Covid-19: Getting money quickly to frontline services
Building on experience of past emergencies
In particular, the unrolling crisis highlights the importance of the layer of small, grass-roots organisations, galvanising volunteer activity to support vulnerable people or connected deep into the most disadvantaged communities, which both statutory services and larger charities recognise they struggle to reach. The smallest run under the radar of many large national funders – and even the largest tend to rely on a complex patchwork of project grants, with very little core funding or capacity to build reserves. But this is where community action happens – and community action is essential to the care and protection of the most vulnerable and marginalised at this very difficult time.
‘Applications could be “passported” between funds to avoid duplication of effort for applicants’
This sector is fragile and needs help now. Looking at what others are doing and building on our conversations and past research, we suggest four ways in which funders can show their commitment to these frontline services and get money out quickly to help them:
- Contribute to the collective effort: Three big funder collaborations – the National Emergencies Trust and London Funders initiatives, and the Third Sector Resilience Fund in Scotland – are well underway. A £1 million fund for smaller charities (launched by Martin Lewis of moneysavingexpert.com (MSE) on 19th March and making its first grants this week) has now grown to £3 million – against applications for support of more than £50 million. For those who have not yet signed up, this is the week to get behind these collaborative initiatives and help them get moving as fast as possible
- Connect to local knowledge: Many UK-wide funders have good relationships with local foundations or infrastructure bodies, who are well placed to identify gaps and reach smaller groups providing much needed practical support in their communities. National and local emergency funding initiatives are mobilising, but the speed and strength of collaborative response varies across the country. If you have trusted colleagues and partners in local areas, why not consider bolstering their funds right now so that grants can start flowing?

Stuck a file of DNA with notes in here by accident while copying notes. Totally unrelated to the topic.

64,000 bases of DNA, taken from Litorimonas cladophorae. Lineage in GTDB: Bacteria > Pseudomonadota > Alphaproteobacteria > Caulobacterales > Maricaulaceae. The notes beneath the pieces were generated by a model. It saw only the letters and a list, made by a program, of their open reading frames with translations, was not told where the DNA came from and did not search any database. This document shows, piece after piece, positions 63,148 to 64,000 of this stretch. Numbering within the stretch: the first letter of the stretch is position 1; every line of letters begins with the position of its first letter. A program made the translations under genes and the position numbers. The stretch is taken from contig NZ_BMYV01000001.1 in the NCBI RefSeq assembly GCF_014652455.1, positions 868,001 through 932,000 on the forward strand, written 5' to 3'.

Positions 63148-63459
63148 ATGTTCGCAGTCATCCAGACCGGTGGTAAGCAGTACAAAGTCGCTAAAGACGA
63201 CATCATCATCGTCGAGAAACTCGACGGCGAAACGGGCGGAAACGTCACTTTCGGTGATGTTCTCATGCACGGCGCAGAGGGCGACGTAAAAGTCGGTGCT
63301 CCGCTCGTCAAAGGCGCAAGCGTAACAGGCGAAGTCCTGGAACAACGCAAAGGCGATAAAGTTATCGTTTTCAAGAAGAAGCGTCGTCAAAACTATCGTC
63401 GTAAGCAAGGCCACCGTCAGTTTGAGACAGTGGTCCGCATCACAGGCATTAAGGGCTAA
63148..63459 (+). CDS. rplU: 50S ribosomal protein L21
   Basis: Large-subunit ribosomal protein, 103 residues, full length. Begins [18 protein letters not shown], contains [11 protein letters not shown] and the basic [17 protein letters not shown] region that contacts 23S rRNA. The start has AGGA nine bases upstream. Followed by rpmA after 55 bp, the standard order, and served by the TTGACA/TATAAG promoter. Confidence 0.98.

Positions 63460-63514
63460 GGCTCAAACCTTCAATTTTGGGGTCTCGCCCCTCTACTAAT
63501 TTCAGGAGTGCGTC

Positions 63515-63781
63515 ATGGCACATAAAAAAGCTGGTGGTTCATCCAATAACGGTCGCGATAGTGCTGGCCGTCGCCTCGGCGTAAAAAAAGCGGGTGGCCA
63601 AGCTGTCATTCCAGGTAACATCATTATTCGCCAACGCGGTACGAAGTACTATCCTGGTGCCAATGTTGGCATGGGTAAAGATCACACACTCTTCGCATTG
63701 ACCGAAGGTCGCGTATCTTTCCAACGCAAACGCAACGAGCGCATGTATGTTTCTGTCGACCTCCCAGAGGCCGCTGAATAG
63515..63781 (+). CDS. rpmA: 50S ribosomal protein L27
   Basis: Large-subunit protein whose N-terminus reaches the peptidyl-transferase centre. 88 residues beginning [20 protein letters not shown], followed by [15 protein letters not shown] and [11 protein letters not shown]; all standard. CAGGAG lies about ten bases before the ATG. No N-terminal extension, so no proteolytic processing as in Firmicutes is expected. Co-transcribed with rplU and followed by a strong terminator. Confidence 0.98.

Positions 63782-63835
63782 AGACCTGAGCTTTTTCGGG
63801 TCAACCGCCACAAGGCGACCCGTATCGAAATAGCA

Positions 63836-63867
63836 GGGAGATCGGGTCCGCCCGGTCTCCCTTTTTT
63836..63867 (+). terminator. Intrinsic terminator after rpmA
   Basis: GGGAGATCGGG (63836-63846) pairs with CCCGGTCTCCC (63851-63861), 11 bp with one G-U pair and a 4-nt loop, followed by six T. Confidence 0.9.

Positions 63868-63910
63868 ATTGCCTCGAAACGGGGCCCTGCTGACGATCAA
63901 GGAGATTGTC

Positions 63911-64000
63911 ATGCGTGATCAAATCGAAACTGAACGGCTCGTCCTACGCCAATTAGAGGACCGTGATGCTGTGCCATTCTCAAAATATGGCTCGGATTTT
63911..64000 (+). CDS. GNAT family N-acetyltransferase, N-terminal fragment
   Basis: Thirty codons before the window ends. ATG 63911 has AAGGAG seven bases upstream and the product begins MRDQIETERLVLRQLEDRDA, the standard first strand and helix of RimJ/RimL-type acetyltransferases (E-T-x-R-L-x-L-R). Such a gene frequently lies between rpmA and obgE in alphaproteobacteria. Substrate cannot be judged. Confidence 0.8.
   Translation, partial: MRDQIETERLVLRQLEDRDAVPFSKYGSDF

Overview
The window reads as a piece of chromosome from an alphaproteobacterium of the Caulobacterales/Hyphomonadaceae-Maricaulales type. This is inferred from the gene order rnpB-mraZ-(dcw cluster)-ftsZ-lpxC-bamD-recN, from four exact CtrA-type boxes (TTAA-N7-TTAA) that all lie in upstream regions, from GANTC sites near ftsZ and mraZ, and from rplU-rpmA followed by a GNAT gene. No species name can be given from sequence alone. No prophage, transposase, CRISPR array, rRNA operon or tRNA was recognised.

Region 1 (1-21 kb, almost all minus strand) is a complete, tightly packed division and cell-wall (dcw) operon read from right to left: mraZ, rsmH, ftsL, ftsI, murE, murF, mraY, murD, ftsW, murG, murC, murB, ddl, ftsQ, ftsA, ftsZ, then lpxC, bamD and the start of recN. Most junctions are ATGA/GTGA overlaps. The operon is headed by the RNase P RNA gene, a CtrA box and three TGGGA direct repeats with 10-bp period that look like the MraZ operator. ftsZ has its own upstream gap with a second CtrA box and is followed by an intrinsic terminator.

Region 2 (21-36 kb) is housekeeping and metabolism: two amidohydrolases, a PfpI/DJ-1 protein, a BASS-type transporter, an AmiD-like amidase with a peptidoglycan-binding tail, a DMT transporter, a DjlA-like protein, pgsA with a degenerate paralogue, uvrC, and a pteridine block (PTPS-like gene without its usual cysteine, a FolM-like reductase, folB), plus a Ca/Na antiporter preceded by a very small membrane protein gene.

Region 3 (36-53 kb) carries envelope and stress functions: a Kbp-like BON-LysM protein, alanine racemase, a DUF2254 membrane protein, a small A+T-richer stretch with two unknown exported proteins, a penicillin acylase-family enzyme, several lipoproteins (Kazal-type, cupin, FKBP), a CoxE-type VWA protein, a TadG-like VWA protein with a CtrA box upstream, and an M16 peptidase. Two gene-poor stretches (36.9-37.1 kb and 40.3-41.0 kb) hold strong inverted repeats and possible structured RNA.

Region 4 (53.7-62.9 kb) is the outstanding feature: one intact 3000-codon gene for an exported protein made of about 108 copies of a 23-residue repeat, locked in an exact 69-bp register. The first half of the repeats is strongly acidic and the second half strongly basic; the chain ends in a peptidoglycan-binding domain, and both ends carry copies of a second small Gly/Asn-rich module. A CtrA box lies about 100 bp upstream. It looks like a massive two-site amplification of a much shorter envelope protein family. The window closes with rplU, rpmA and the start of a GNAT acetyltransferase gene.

- Think about who may be missing out: In the face of an emergency of this scale, funders may be predisposed to big interventions or generalist services in the hope of helping the largest number of people. But there are whole sections of society that simply aren’t reached by generalist services or need specialist support. This was true before the virus struck and is a pressing concern now. Some – for example, isolated migrant communities, disabled people with complicating health conditions or women in violent and abusive relationships – are at particular risk from the virus or the consequences of lock down. Many funders are active champions of equalities. Providing funds to local partners specifically for people at risk of missing out or directing financial support through specialist national funders are two ways to make sure they are not further endangered and excluded.
- Commit to the lightest possible processes: This is not the time for business as usual in grant-making. Everyone involved in distributing emergency funds is looking to adopt the light touch process necessary to put money in the bank for hard pressed organisations within days not weeks. As part of this, applications could be ‘passported’ between funds to avoid duplication of effort for applicants.
We are working closely with our five core funders, and other foundations, to support the leaders of small voluntary organisations and will continue to share insights and ideas to help inform emergency responses.